3. People dress more formally on the East Coast.  We had to purchase an entire new work wardrobe for Manly Guy when he took a job on Wall Street.  His former work attire was shorts and work boots (unless he was meeting with a client, when he would wear nice business casual clothing).  Now he wears a suit and tie every work day.  On the West Coast, people in technical jobs rarely (if ever) wear a suit, even at most high-level jobs.  When I visit Manly Guy at the office, I always ensure that I dress the part of an executive’s wife.  If I showed up in my workout attire, I am certain that I would get stink-eye.
  4. People in CA drive.  People in NYC don’t.  I guess if we lived further out in suburbs we would drive, but we do not even have a car here.  We walk or take the subway (or Uber) everywhere.  I walk many miles each week, often with my granny cart in tow, and I love the fact that all that mileage is just built into my days.  When we arrived back to CA this summer, it felt so strange to get behind the wheel of a car.  It took me a few days to get used to it.  And it felt like such a luxury to drive up to a store (like Target) and BUY AS MUCH AS YOU NEED, load it into the car and drive home. With a granny cart, as soon as it is full, it’s time to walk home, no matter how far down my list I’ve gotten.  Of course, I took advantage of the car in CA and did much of my back-to-school shopping while we were there and shipped it back to NY.  It would have been silly to NOT shop while it was easier than usual.  But I’m still glad that I’m the Granny Cart Queen of Carroll Gardens.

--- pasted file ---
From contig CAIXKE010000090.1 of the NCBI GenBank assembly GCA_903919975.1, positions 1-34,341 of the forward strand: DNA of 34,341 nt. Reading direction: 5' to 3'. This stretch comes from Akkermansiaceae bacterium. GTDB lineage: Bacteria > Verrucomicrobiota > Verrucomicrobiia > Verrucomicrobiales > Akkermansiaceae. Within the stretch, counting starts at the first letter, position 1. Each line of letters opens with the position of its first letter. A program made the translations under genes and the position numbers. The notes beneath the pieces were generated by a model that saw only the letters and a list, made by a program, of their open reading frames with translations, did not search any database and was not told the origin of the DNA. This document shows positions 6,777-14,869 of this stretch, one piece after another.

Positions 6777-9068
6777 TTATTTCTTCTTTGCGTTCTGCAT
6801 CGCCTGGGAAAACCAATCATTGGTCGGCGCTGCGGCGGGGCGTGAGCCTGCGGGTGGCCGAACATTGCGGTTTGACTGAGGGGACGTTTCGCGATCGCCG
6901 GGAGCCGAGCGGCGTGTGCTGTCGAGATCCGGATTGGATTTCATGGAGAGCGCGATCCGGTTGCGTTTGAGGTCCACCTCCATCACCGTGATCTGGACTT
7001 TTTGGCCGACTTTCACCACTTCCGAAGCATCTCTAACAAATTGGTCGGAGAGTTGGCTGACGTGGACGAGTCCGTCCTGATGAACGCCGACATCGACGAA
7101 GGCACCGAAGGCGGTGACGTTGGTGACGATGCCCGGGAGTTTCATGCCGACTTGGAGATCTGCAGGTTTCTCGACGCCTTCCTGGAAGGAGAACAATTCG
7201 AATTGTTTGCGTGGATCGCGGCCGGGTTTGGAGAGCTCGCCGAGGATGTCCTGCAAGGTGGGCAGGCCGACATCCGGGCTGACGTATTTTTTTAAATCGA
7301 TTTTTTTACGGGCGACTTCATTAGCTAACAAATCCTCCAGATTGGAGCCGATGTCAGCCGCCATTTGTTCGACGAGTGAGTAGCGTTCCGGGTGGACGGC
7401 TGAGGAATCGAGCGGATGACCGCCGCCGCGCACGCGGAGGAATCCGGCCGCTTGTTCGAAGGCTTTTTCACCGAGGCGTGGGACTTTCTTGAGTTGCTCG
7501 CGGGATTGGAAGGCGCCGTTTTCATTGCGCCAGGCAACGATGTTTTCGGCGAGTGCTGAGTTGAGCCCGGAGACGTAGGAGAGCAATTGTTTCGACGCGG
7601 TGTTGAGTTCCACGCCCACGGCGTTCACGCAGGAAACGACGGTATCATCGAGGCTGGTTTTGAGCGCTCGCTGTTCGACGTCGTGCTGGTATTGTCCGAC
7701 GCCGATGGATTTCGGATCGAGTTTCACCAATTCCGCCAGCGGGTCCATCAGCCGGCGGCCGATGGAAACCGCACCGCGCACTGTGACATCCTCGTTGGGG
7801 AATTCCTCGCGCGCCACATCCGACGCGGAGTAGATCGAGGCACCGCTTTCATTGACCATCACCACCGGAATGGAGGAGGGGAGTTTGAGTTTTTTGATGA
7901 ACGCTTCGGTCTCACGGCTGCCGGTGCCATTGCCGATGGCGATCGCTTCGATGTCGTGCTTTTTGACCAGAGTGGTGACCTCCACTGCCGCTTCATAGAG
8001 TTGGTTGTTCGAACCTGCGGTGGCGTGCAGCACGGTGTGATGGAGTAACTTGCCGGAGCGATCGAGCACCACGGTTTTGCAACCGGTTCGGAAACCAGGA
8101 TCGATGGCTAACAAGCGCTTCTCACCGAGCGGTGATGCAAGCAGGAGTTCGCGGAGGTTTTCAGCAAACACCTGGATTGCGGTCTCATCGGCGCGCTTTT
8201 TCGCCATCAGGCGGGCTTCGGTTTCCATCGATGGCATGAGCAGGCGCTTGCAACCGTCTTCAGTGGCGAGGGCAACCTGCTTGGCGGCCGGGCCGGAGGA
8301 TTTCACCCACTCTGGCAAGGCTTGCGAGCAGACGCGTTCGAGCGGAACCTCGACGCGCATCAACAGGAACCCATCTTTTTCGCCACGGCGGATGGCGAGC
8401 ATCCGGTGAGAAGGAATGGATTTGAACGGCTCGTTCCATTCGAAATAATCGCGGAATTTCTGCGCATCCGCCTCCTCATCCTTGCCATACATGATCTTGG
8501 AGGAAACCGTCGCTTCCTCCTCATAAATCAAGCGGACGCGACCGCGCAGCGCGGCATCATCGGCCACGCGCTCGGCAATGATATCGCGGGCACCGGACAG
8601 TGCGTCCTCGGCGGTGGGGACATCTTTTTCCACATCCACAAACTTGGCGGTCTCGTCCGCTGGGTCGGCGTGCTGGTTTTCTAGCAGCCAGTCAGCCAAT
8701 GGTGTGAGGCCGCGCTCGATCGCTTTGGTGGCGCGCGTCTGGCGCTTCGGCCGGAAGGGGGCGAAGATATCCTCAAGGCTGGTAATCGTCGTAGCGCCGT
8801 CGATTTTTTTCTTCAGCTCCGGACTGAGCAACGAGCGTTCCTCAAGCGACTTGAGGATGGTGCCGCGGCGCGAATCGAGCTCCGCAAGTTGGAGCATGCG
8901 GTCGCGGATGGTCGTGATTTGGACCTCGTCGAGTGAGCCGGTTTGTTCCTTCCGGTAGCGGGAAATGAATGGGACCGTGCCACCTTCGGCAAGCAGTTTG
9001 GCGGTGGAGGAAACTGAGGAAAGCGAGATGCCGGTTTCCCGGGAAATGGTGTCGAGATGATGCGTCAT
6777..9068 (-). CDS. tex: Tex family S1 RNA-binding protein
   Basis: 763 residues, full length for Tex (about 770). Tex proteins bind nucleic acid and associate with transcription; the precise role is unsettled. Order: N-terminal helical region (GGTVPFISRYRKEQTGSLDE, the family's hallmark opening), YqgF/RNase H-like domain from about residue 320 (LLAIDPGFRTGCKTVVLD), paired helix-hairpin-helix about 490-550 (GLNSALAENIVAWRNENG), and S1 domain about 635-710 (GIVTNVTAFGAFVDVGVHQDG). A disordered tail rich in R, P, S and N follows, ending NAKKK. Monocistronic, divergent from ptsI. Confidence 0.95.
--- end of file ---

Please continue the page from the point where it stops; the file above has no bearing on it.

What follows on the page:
5. People on the West Coast are mellow.  New Yorkers are not.  I found myself feeling a bit fidgety in CA, missing the buzz in the air that I sense when I walk down the streets in NYC.  While crossing the road in Santa Rosa with my kids, I screamed at a car to stop and the car’s passenger responded like I was insane. (Three cars had blown threw the crosswalk while we were in it and I was determined that the next car would stop.)  People in CA aren’t used to others raising their voices; in NYC one hears interesting (and sometimes heated) exchanges constantly.
  6. Californians say “hello” to everyone but don’t really talk to people that they don’t know.  New Yorkers talk a lot to strangers, but you have to let them initiate the conversation.  While living in California, I was in the habit of greeting other runners on the trail and they would usually respond in kind.  I tried that during one of my first runs in Prospect Park and the runners that I greeted just shot me a dirty look.  How dare I talk to them!  However, I’ve overheard conversations between strangers in NY much more frequently than I would in Northern California.  On the subway, in the street, at a restaurant– people who don’t know each other often jump into conversations.  It’s amusing to witness.

November 1 is the one-year anniversary of our move to New York.  It’s hard to believe that we have been living in Brooklyn for almost a year.  Last year we had arrived just before the holidays, so celebrations were a bit rushed and underwhelming. This holiday season should be easier and more fun.  Once again, I’m feeling very blessed and grateful.

Lapsus Linguae at a Paris Dinner

My son and I got back a week ago from a hectic, two-week trip to Europe. It was a wonderful trip overall- very busy, with lots of sightseeing, particularly of historical places. Our son T (who turned 13 this spring) loves history, so visiting London, Paris and Cambridge seemed like a perfect itinerary. I am hopeful that I can do something similar with each of our kids, treating them to a special adventure during the summer after they become teenagers.